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In this mountainous country roughly the size of Belgium, there are thousands of important religious and archaeological sites dating from 4,000 B.C., including the recent discovery of 6,000-year-old winemaking materials near the village of Arenisupposedly where Noah planted the world's first grape vines. Meanwhile, investment from wealthy Armenians abroad has kick-started a heritage tourism revival that is attracting travelers. Lake Sevan, one of the world's highest bodies of water, is popular for its beaches and island monasteries, while the hexagonal basalt pillars of Garni Gorge are drawing international rock climbers. Skiers looking for fresh tracks can check out backcountry trails on the 13,400-foot-high Mount Aragats.
Know the backstory:
Armenia emerged from decades of Soviet rule in 1991, but continues to be shadowed by corruption and by the legacy of its greatest historical tragedy: The slaughter, in the early 20th century, of up to 1.5 million Armenians, in what the Turkish government still refuses to call a genocide. More recently, a 1988 earthquake killed 25,000 people and left half a million homeless.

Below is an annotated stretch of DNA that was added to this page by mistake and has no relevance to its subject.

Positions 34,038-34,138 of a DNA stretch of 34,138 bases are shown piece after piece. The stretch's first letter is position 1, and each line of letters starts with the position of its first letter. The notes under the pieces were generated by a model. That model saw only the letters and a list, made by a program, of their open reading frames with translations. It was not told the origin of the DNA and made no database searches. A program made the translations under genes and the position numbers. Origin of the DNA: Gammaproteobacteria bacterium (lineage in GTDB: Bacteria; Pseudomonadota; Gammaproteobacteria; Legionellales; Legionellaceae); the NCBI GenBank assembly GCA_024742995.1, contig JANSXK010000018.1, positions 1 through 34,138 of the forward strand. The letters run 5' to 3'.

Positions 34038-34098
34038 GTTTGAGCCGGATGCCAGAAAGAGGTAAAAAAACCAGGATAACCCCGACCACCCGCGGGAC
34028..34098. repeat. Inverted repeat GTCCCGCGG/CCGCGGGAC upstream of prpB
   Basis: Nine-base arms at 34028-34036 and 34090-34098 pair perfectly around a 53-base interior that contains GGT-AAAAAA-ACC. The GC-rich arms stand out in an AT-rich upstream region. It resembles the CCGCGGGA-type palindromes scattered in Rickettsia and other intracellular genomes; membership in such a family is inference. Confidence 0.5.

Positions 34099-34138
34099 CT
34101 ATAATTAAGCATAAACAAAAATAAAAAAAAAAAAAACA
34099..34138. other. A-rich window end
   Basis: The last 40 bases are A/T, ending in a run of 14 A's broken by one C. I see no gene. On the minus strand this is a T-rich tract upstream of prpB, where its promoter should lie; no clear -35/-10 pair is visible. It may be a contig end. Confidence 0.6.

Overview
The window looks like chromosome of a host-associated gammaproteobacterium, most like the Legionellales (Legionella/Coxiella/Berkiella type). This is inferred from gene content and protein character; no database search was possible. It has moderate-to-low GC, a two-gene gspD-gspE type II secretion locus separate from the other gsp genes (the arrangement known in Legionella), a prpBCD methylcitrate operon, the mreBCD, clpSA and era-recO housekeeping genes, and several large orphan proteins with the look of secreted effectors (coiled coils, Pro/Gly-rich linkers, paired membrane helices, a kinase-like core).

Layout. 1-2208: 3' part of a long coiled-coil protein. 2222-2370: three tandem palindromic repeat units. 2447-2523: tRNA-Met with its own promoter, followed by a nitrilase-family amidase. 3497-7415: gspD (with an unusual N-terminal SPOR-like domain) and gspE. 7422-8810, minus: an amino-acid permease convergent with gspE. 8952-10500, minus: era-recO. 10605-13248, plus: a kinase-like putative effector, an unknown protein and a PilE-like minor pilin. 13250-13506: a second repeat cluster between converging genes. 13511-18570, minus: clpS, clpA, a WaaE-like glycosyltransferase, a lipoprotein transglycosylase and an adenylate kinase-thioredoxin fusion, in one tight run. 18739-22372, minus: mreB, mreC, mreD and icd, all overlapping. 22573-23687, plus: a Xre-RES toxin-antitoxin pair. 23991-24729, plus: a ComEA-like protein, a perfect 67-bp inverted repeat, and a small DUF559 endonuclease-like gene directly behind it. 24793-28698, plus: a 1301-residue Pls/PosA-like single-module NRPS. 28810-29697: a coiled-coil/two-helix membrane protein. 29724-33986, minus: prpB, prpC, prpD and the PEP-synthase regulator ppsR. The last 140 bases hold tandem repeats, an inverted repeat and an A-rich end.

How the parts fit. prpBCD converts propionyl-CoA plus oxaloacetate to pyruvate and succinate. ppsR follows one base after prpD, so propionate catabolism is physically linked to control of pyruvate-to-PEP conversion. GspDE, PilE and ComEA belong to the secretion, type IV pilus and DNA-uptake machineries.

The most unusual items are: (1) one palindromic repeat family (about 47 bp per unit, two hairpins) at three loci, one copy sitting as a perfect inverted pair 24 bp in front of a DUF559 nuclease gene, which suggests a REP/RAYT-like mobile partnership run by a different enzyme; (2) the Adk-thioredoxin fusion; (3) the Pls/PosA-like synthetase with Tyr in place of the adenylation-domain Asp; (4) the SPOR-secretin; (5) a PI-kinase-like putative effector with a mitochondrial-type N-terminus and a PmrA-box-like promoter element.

Due to closed borders with its would-be neighbors Turkey and Azerbaijan, the only way into Armenia is by plane from the European Union and Russia. Much of the country can be visited on day trips from the lively capital, Yerevan. The Yerevan Marriott is conveniently located in a 19th-century-style palace on the historic Republic Square. Tufenkian Heritage operates four boutique hotels linking Yerevan, Lake Sevan, the Lori River, and the 18th-century village of Dilijan.